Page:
• Hawaii is in the path of hurricane Olivia, expected to weaken to a tropical storm shortly before it becomes a landfall threat.

 • US Virgin Islands are in the path of Tropical storm Nine, expected to strengthen into Hurricane Isaac prior to becoming a landfall threat.

Some of these paths can and will dramatically change but I found it quite shocking, I forget to check on updates for a week, come back and the current cones point to 4 potential US landfalls from 4 different hurricanes/typhoons. A good reminder that the season starting slow means nothing and to always be prepared if you live in places with high hurricane threat.

 

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26 minutes ago, b_m_b_m_b_m said:

Read this on Reddit, and it summarized why my first post in here was so glib

 

 

 

The typhoon isn't relevant to the Atlantic hurricane season, nor is Hawaii. The Pacific season has been very active and was forecasted to be above average.

 

Furthermore, right in the OP:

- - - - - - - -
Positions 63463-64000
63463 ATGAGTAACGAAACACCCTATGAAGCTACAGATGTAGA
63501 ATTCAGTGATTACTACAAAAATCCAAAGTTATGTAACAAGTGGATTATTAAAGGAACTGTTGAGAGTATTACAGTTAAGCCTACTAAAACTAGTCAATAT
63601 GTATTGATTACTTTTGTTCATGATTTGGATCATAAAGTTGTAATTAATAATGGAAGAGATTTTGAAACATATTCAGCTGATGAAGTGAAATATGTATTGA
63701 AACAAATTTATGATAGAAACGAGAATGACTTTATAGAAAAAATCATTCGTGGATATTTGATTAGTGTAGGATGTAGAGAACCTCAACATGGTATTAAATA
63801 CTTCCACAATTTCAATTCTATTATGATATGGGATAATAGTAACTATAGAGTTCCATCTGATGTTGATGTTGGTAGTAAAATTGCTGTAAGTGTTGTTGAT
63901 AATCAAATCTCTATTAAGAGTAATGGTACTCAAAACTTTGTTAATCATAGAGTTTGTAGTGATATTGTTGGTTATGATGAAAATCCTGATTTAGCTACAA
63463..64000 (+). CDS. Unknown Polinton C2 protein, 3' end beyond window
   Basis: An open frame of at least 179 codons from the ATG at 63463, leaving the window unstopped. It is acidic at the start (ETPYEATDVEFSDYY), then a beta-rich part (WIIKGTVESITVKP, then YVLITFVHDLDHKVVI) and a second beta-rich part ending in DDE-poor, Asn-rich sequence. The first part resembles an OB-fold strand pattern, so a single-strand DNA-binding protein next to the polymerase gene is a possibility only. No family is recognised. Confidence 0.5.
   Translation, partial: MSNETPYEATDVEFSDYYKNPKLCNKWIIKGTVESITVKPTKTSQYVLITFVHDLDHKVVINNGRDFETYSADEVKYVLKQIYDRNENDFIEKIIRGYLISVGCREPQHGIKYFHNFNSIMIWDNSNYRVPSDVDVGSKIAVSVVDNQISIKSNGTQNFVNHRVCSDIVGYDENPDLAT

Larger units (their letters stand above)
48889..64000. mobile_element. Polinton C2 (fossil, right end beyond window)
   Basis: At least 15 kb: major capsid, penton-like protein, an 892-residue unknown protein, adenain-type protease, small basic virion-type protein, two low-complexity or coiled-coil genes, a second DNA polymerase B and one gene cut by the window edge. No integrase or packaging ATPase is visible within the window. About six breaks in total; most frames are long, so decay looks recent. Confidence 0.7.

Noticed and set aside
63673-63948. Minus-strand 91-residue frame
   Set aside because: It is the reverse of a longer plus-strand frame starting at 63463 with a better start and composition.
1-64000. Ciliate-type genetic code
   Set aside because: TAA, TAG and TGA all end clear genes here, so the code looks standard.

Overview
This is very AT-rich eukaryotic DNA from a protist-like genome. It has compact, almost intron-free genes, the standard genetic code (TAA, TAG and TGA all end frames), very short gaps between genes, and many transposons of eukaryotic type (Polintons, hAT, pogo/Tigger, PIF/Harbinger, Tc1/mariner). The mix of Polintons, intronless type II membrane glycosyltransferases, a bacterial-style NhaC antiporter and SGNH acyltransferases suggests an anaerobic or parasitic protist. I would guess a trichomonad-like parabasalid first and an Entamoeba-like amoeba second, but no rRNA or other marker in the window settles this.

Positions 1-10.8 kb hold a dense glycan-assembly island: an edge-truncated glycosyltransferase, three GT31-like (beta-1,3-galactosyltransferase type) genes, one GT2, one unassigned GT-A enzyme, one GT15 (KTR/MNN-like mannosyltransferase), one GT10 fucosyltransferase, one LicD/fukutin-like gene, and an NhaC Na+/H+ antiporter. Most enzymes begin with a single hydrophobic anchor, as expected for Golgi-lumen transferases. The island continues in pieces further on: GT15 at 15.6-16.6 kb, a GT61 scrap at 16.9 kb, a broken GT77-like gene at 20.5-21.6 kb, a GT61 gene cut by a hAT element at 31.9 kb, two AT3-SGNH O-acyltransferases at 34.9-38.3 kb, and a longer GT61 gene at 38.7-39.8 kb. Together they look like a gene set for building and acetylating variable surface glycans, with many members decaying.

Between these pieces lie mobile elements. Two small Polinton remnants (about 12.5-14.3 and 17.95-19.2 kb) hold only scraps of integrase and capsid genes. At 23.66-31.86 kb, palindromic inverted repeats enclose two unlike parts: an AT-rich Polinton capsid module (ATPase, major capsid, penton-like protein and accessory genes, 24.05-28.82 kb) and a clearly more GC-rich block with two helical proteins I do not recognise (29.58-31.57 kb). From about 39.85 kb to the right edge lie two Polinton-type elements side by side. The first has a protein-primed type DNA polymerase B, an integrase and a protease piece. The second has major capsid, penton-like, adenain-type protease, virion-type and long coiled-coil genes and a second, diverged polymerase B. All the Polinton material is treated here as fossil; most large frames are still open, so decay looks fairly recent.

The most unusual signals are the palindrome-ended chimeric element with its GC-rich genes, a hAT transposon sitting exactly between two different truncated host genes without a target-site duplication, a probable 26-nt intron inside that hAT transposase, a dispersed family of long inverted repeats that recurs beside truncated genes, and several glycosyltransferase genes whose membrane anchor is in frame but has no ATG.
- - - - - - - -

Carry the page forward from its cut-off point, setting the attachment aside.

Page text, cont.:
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There is no strong correlation between the number of storms or hurricanes and U.S. landfalls in any given season. Residents near the coast should prepare each year, no matter what seasonal outlooks say.

 

A couple of classic examples that show the need to prepare each year occurred in 1992 and 1983.

 

The 1992 hurricane season produced only six named storms and one subtropical storm. However, one of those named storms was Hurricane Andrew, which devastated South Florida as a Category 5 hurricane.

 

In 1983, there were only four named storms, but one was Hurricane Alicia. The Category 3 hurricane hit the Houston-Galveston area and caused almost as many direct fatalities along the Texas coast as Andrew did in South Florida.

 

In contrast, the 2010 hurricane season was active. There were 19 named storms and 12 hurricanes that formed in the Atlantic Basin. Despite the high number of storms that year, no hurricanes and only one tropical storm made landfall in the U.S.